After Jane Jacobs' death in 2006, a group of her friends came up with the idea of Jane's Walk as a way of honouring her ideas and celebrating her legacy. Jane's Walk was inaugurated on May 5, 2007 in Toronto.
At that first Jane's Walk, twenty-seven local guides stepped up to offer their insider's take on neighbourhoods where they live, work, and socialize. Two former mayors offered walks through their old stomping grounds, a blogger retraced the proposed path of the defeated Spadina Expressway (one of the issues Jane Jacobs' took on soon after coming to Toronto), a parks advocate took a group on a walk through the best places in Toronto to cook on an open fire, an urbanist walked his group through the chaos of the club district at night, and so on. Toronto Mayor David Miller declared May 5, 2007, to be Jane Jacobs Day.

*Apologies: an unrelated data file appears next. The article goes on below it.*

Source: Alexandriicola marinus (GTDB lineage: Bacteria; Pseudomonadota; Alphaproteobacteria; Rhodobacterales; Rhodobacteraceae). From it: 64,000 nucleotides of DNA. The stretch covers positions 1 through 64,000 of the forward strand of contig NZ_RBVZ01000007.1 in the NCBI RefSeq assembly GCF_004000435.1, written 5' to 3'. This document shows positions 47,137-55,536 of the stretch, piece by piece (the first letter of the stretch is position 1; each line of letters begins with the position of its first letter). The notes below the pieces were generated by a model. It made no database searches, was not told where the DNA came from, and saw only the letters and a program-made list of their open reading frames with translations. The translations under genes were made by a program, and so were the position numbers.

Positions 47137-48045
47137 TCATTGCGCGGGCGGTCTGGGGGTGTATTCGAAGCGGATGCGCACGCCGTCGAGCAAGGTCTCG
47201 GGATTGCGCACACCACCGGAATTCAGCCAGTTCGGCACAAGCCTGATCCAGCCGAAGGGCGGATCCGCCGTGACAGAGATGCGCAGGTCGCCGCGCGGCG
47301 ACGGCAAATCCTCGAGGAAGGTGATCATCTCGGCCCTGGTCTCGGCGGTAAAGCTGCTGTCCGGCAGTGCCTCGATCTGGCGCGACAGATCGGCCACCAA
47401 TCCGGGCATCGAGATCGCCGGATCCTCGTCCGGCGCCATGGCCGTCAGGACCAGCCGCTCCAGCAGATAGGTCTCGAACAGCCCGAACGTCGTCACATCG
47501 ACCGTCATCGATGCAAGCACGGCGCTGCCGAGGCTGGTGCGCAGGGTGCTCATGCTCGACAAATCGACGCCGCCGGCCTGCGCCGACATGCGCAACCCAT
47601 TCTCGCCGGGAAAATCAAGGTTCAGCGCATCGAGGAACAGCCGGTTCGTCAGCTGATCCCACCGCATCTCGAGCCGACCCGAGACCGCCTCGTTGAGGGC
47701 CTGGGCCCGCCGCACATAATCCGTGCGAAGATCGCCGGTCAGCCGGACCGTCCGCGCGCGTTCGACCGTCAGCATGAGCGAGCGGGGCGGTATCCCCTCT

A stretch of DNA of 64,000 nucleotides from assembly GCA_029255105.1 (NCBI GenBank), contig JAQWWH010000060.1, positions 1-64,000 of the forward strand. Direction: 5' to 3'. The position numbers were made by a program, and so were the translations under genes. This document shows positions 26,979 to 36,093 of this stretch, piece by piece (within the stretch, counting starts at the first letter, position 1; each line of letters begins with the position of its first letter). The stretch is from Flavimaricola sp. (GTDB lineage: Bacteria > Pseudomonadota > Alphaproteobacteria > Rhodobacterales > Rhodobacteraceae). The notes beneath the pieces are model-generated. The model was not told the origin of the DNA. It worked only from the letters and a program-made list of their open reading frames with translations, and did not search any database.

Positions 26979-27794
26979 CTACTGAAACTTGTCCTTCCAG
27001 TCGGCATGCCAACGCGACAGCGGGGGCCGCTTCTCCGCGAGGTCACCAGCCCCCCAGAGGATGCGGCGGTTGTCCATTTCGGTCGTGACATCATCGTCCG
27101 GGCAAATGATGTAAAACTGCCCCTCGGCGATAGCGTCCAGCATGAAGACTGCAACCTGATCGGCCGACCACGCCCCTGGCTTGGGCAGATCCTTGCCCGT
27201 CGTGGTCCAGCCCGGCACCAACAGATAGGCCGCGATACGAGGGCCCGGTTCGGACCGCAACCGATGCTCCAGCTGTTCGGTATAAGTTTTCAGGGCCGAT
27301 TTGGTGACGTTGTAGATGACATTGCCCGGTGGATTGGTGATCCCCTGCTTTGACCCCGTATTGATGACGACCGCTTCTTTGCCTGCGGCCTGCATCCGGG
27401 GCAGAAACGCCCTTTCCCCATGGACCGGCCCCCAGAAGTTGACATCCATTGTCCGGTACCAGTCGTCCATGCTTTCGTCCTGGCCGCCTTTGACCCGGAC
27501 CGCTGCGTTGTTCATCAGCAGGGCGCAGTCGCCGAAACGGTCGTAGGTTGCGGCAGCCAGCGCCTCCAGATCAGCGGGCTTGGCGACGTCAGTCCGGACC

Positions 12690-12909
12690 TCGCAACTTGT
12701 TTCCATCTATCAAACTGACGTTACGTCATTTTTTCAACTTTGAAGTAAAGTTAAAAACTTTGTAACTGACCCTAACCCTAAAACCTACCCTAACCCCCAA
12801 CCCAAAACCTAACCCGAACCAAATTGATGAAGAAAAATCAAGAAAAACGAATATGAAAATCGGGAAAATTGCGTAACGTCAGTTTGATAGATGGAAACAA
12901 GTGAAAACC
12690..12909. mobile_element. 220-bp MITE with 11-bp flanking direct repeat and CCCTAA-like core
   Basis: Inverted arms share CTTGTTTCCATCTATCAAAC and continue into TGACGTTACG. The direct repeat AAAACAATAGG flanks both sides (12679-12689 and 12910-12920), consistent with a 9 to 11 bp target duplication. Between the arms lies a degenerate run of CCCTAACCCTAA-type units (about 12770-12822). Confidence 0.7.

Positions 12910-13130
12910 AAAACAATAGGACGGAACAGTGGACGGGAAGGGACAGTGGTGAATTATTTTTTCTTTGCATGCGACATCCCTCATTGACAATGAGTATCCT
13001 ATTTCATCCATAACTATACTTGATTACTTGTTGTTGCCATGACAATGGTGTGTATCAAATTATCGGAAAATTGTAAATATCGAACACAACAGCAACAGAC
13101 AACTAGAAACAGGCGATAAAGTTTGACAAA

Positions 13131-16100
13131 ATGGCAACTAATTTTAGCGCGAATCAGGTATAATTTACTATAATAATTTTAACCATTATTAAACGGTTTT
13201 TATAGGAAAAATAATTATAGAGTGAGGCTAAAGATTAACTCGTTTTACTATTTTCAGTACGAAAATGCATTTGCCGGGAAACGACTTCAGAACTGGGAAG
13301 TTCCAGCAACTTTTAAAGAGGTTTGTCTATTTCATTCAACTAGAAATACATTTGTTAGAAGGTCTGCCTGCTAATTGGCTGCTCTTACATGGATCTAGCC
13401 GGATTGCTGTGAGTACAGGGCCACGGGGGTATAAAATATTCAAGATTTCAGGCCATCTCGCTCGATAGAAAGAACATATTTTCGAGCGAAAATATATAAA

Jane's Walk 2007 exceeded all expectations in attendance and media interest (for more details, see the Toronto Jane's Walk website, and scroll down to Our History). After the successful Toronto event, a second Jane's Walk was organized in New York City in Sept. 2007 in Jane's old stomping ground of Greenwich Village.
The following year, Jane's Walk was held in ten Canadian cities: Charlottetown, Halifax, Ottawa, Toronto, Guelph, London (ON), Thornbury-Clarksburg (ON), Winnipeg, Calgary, and Vancouver, and in one US city, Salt Lake City (Utah). Over 6000 people across Canada took part in Jane's Walk 2008. In Ottawa, we held our first Jane's Walk, with fourteen walks and about 600 people attending.
“Cities have the capability of providing something for everybody, only because, and only when, they are created by everybody.”
—Jane Jacobs, The Death and Life of Great American Cities, 1961.
Download : more details on the history & goals of Jane's Walk
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